Weekly diesel price drops 6 cents
Sep 6, 2006 11:35 AM
A six-cent drop in the nation's average on-road diesel price granted tank truck carriers a little relief last week when it fell from $3.027 to $2.967 per gallon, according to the Energy Information Administration (EIA).
However, EIA reports that "with the end of the peak gasoline season behind us and the peak heating fuel season not yet here, the market may be simply reflecting the usual shoulder period forces as it transitions from summer to winter seasons, resulting in an absence of product price pressures. Nevertheless, as we get closer to the upcoming winter season, any concerns about the future adequacy of heating oil supplies could keep upward pressure on oil prices.
"With strong global demand for distillate fuel (diesel fuel and heating oil combined), given that diesel fuel markets in Asia and Europe are particularly robust, heating oil prices may rise to attract sufficient imports this winter to balance demand. The fact that diesel fuel prices have not dropped precipitously, along with gasoline, is an indication that the current weakness does not extend to all petroleum product markets. In addition, many of the global situations that concerned oil markets earlier this year have not abated."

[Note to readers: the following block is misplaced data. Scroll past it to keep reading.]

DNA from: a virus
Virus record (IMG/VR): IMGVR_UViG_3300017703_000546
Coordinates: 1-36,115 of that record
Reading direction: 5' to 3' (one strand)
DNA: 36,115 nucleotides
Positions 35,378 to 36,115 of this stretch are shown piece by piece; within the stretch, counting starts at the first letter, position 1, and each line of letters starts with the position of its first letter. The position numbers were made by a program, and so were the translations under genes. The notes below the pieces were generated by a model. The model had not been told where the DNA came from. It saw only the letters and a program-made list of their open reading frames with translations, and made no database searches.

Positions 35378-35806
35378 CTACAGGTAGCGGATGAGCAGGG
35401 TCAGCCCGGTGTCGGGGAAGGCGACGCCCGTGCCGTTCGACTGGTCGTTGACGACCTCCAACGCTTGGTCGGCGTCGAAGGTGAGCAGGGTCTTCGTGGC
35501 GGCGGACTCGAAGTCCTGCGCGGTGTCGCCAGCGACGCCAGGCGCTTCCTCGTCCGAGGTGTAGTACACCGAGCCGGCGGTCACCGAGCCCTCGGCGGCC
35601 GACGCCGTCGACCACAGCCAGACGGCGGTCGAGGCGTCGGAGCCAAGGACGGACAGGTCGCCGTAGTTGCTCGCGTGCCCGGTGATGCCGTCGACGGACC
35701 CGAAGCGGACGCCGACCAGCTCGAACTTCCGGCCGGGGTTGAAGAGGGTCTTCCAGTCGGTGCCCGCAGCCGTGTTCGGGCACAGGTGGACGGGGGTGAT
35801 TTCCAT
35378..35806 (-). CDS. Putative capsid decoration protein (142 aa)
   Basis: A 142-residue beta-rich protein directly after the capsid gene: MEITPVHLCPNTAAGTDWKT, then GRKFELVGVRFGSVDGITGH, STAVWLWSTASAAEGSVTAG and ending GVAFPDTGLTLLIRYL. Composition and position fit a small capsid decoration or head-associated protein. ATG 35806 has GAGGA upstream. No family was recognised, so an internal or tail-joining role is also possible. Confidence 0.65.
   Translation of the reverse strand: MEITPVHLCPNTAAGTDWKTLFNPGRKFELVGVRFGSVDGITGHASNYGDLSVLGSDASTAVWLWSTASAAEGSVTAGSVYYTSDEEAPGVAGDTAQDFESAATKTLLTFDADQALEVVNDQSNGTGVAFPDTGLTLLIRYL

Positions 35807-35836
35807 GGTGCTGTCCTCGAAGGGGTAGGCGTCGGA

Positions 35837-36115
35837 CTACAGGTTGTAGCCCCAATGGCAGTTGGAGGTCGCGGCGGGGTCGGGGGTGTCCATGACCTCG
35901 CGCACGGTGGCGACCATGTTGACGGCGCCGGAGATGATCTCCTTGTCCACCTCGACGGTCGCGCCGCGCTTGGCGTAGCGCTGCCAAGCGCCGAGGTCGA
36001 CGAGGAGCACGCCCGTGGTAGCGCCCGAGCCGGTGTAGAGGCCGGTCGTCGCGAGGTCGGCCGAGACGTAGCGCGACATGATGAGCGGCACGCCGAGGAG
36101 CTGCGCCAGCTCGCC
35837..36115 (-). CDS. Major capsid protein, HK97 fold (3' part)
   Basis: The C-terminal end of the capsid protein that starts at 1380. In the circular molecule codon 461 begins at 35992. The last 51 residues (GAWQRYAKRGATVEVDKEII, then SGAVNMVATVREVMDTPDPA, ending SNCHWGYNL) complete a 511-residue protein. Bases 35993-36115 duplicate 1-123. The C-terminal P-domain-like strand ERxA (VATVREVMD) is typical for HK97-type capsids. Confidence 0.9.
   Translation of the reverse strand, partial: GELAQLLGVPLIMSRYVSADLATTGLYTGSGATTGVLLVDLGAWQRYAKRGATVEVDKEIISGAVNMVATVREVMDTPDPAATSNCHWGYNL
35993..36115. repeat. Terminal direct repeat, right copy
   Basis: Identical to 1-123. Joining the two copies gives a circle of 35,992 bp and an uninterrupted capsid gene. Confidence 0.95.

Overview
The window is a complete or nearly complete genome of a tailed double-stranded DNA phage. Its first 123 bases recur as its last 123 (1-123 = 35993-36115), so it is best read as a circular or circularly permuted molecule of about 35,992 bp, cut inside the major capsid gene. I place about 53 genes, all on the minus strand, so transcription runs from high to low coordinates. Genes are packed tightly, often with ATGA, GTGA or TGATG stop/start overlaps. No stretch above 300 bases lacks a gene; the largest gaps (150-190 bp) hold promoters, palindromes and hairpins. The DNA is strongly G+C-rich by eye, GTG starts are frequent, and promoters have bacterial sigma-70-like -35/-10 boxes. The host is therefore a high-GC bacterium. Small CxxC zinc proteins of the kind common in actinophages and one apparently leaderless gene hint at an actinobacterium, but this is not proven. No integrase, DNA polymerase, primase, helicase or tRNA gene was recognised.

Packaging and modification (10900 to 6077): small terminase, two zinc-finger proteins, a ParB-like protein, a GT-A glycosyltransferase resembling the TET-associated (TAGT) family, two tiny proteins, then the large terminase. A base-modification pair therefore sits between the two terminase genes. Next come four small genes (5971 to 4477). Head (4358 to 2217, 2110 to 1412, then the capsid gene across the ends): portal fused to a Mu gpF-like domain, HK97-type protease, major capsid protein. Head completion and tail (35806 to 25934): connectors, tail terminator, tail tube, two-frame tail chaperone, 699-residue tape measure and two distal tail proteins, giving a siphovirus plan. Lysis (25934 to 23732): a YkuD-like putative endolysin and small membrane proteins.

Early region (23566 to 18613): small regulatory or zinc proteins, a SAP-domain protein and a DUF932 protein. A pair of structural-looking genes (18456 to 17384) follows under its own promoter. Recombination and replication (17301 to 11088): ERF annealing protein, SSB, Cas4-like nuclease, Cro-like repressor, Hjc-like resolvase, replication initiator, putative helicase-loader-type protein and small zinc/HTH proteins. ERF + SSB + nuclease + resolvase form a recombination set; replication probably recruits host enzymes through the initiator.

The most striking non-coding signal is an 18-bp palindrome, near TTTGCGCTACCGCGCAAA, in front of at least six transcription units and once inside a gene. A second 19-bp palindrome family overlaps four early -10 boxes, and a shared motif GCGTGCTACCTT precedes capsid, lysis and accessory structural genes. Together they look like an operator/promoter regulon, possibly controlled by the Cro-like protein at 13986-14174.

The diesel price relief last week was felt across the nation with a high of $3.318 reported in the Rocky Mountain region and a low of $2.850 in the Lower Atlantic area. Nevertheless, the average price per gallon across the United States is still almost 70 cents higher than it was this time last year.
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